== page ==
Last week, on 2 April, Go Energy was suspended from the National Electricity Market (NEM) by the Australian Energy Market Operator (AEMO) for failing to comply with AEMO requirements. Go Energy’s authorisation to trade in the NEM was revoked from 12am Saturday, 2 April 2016. The event also highlighted the role of the Retailer of Last Resort scheme, or RoLR, in the energy system.
Over the past 16 years the NEM has provided secure, reliable, and high quality electricity and gas services to consumers. In that time other electricity RoLR events have included Energy One (2007) and Jackgreen (2009).
Under the National Energy Retail Law (Retail Law), the national RoLR scheme establishes arrangements to transfer the customers of a failed retailer to another retailer, so there is continuity of supply, with the Australian Energy Regulator responsible for administering several aspects of the national RoLR scheme, including developing, making and maintaining RoLR plans – the most recent plan was released in July last year.
In the case of Go Energy’s failure, around 2,200 electricity customers in the ACT, South Australia, Queensland, and NSW were affected. However, not one customer was without power as a result. Essentially the RoLR process means that a retailer, such as Go Energy, is subject to a call notice, then a default notice and then a suspension notice from AEMO. This staged approach gives the distressed retailer the opportunity to correct its financial position to either the National Electricity Market, (NEM) or the wholesale gas market or the gas Short Term Trading Market (STTM). It should be borne in mind that for a call notice to be issued in the first place the retailer has already failed to meet the financial commitments required by AEMO as and when they fall due.
Once Go Energy was suspended from the NEM, the flow of customers to the default RoLR was automatic. Because of the small volume of customers involved in the case of Go Energy, all customers went to the default, or designated, local area RoLR - being AGL, ActewAGL, Origin and EnergyAustralia. The former customers of Go Energy would be supplied on the published RoLR prices, terms and conditions of the relevant RoLR. In general these are the Standard tariffs of the retailer in that area, plus an administrative fee. Customers are able to transfer to another retailer or contract at any time. In the event of a large-scale RoLR event, the Australian Energy Regulator (AER) has a register of ‘Additional RoLR’s’ which may be consulted by the AER and required to accept customers on similar predetermined prices and conditions.
Often, the RoLR may not be aware that a default notice is likely to be issued until immediately before such a notice is issued. Until this point the identity of the failing retailer is considered confidential, as is their customer base, and the AER is the party that will contact the RoLR(s) in the first instance.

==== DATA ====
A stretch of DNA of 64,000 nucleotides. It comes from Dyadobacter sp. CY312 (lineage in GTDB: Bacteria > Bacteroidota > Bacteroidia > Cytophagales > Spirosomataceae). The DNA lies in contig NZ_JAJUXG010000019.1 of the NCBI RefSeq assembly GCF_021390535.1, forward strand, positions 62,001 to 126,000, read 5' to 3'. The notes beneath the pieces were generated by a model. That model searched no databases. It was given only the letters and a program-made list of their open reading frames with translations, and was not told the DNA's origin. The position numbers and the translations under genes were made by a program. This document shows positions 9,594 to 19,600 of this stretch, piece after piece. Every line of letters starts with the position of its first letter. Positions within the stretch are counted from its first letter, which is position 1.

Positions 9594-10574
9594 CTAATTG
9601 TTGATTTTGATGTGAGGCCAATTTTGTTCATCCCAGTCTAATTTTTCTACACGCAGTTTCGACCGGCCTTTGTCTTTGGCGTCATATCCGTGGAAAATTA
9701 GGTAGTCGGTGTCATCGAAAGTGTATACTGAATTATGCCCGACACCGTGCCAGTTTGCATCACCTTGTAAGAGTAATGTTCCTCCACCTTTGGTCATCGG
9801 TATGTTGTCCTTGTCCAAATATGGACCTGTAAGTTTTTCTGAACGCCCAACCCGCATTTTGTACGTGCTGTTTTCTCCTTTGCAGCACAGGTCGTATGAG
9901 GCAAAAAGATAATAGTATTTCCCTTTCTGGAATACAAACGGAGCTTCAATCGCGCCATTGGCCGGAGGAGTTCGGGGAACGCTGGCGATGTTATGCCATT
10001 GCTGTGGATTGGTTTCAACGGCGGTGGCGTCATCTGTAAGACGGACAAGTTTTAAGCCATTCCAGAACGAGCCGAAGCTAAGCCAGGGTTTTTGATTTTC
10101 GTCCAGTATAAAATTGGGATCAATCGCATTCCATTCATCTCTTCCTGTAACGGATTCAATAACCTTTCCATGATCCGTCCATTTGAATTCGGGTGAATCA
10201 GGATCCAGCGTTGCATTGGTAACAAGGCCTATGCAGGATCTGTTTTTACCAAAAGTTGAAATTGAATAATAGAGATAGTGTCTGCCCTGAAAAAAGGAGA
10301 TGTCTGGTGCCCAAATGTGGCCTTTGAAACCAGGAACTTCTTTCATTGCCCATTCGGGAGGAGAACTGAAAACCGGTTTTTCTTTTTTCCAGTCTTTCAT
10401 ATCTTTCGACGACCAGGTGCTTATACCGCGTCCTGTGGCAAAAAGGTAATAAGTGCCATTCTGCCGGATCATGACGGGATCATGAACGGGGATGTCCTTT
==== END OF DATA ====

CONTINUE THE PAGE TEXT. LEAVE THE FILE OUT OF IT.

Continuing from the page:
The division of the 2,200 Go Energy electricity customers between four large retailers is unlikely to cause too much financial shock. But it raises questions about when retailers should be alerted to what may be around the corner. There is a considerable administrative burden associated with providing written notices and written opportunities to exit standard contracts to these new customers, along with internal briefings so that inbound calls from confused customers are not met with confused customer service agents. This applies even where the volume of customers is relatively low. For these reasons, industry members have argued that de-identified descriptions of the customer numbers, load and dispatch information associated with the distressed retailer should be provided as early as possible to any RoLR – it will allow them to ensure they are prepared ahead of the suspension notice.
Interestingly, a suspension of the electricity authority does not automatically mean that the gas authorisation will be revoked. In the case of Go Energy, its gas authorisation was revoked by AEMO on 4 April, two days after the electricity suspension. Whilst the same RoLR scheme applied, the failure of Go Energy’s gas retail operations impacted a small number of larger commercial customers in New South Wales and Queensland, with no residential or small business customers affected.
They say everything’s bigger in Texas. The major power outages from which it is just emerging, were triggered by a polar vortex and impacted around 4.5 million customers. There's been plenty of finger pointing with intermittent renewables being blamed, questions raised about Texas’s go-it-alone attitude and claims of poor preparations stemming from a deregulated energy market.
We are often discussing the new challenges of securely operating a power system with new renewable and storage technologies. Twenty years ago the National Electricity Market supply was much more uniform relying on conventional large power systems, predominately coal. But that was no cruise either as the power system then faced a routine threat as big as anything we face today, but has now abated: industrial action.
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